European car sales tanked in March amid strict lockdown measures to contain the coronavirus that shut down dealerships for at least half of the month and dried up consumer spending.
The European carmaker’s association, ACEA, said Friday that new car registrations "recorded a dramatic drop" of 55% to 567,308 units.
The drop is worse even than during the 2008-9 global financial crisis, which triggered a six-year slump in car purchases. The steepest losses during that financial crisis occurred in January 2009, when sales fell 27%.
(Also read: From Audi to Hyundai, carmakers begin rebooting European plants after lockdown)
During the coronavirus emergency, European consumers are facing economic uncertainty due to the public health crisis that has triggered a dramatic decrease in national wealth, industrial production and commerce deemed non-essential. All that is having a knock-on effect on employment and salaries, even with short-term unemployment schemes being activated in most countries.
Auto industry production shutdowns have affected 1.1 million jobs and reduced production by at least 1.2 million vehicles through the end of last month, according to ACEA statistics. Auto industry revenues account for 7% of EU GDP.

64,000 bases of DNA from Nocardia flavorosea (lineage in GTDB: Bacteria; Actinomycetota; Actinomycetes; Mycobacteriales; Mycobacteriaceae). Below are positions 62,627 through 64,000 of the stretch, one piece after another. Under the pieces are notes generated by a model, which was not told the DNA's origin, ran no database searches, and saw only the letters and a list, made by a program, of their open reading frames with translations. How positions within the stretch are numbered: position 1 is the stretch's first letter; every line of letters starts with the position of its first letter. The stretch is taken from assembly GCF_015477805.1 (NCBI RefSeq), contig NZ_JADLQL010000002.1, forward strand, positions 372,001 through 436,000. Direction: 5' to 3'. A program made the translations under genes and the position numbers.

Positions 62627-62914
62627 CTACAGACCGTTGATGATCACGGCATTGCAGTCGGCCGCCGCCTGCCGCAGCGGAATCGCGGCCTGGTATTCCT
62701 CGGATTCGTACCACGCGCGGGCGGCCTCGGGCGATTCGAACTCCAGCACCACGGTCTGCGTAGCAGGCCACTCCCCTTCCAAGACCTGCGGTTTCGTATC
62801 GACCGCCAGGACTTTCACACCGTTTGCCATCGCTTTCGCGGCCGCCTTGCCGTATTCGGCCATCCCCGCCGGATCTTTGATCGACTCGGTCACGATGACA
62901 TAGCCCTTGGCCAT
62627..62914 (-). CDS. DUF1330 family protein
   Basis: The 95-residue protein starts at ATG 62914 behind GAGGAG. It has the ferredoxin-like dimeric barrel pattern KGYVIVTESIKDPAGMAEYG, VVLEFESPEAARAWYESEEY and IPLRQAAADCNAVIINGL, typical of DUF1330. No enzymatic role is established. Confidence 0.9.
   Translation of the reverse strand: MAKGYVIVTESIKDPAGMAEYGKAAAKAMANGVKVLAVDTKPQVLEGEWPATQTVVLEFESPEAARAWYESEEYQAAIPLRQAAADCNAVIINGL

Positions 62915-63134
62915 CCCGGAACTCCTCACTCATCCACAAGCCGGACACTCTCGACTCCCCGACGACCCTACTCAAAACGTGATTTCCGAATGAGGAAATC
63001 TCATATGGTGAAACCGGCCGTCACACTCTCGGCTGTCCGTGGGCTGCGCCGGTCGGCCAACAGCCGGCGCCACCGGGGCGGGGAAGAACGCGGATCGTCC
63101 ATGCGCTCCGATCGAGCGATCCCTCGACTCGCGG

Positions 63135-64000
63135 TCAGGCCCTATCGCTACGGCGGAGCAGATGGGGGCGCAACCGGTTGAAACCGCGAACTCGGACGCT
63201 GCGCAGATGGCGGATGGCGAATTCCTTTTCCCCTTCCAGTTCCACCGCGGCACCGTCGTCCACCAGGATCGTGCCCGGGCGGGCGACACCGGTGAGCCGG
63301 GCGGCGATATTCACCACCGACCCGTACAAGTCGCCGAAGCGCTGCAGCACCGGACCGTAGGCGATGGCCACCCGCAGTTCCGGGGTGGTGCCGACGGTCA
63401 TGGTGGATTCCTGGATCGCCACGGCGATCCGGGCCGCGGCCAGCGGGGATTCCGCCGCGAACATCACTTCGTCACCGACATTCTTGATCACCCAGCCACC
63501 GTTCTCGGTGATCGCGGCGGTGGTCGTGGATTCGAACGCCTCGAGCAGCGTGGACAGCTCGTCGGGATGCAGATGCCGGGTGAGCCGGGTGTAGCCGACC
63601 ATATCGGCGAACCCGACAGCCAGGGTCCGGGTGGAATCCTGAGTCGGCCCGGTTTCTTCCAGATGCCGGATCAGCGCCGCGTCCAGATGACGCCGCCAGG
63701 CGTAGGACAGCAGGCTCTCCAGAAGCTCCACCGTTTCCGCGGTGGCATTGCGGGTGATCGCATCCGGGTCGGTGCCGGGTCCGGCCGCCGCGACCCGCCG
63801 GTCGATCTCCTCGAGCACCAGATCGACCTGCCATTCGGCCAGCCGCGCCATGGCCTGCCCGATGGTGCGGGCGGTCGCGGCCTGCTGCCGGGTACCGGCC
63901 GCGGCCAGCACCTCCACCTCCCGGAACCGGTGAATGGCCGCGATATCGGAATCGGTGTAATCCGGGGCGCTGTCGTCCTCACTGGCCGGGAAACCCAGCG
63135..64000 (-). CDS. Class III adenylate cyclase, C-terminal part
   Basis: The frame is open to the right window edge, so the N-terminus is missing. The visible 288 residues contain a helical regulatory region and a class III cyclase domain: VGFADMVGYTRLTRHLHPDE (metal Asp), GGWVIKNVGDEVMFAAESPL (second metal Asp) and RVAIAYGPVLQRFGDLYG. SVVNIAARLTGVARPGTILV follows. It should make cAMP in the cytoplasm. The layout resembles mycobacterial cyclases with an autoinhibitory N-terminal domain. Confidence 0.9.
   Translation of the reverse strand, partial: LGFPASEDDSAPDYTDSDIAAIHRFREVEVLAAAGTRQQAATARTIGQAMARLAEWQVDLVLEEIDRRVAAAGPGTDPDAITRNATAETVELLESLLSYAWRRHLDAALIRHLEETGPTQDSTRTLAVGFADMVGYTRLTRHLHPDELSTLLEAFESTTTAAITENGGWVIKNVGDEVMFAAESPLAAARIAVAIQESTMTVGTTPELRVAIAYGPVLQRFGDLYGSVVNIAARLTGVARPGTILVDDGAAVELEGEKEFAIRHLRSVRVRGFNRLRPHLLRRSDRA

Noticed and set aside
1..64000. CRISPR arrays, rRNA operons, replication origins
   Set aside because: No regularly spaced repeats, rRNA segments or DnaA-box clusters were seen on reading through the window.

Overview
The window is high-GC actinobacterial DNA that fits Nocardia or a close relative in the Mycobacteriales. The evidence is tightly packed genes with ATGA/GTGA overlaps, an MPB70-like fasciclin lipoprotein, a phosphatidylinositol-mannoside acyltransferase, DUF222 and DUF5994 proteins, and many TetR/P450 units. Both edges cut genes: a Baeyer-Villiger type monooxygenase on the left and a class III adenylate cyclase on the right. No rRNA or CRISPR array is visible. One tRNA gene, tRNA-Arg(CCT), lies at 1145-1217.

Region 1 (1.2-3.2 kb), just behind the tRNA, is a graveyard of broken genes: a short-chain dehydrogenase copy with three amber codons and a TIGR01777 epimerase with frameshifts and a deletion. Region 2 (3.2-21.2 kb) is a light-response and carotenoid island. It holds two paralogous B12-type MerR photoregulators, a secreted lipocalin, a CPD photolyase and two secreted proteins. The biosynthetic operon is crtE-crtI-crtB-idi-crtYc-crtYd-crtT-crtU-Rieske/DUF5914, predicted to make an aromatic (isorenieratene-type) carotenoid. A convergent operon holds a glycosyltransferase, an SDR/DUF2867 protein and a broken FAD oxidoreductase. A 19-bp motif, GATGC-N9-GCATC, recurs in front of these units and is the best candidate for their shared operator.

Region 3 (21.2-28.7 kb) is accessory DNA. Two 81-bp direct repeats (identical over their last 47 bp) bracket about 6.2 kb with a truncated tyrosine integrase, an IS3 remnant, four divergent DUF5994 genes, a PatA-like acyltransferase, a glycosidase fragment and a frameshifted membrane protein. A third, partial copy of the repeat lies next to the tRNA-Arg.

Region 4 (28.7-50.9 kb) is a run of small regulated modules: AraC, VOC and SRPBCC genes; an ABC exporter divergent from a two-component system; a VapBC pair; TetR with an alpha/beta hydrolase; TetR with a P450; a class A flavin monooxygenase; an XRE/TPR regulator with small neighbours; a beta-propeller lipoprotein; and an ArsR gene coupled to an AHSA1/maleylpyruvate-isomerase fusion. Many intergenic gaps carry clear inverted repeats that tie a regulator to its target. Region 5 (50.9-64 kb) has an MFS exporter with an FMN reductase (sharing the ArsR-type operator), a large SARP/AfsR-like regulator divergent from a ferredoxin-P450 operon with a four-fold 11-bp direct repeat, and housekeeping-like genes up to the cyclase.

(Also read: UK new car sales plunge 40% in March as coronavirus crisis hits)
Italy, the first country to be hit by the virus in Europe, suffered the worst drop at 85%, with just 28,326 new cars registered in March. Demand collapsed also in France, by 72%, and Spain, by 69%. Germany, which avoided tough restrictions longer, recorded a less extreme drop, at 38%.
Over the first quarter as a whole, passenger car registrations were down by one quarter.
Mass-market carmakers took the biggest hits: Fiat Chrysler sales dropped by 77% while PSA group dropped 68% and Renault by 64%. Germany’s Volkswagen resisted somewhat better, with a 46% hit, which nonetheless saw its market share grow by nearly 5% to 29%.
This story has been published from a wire agency feed without modifications to the text.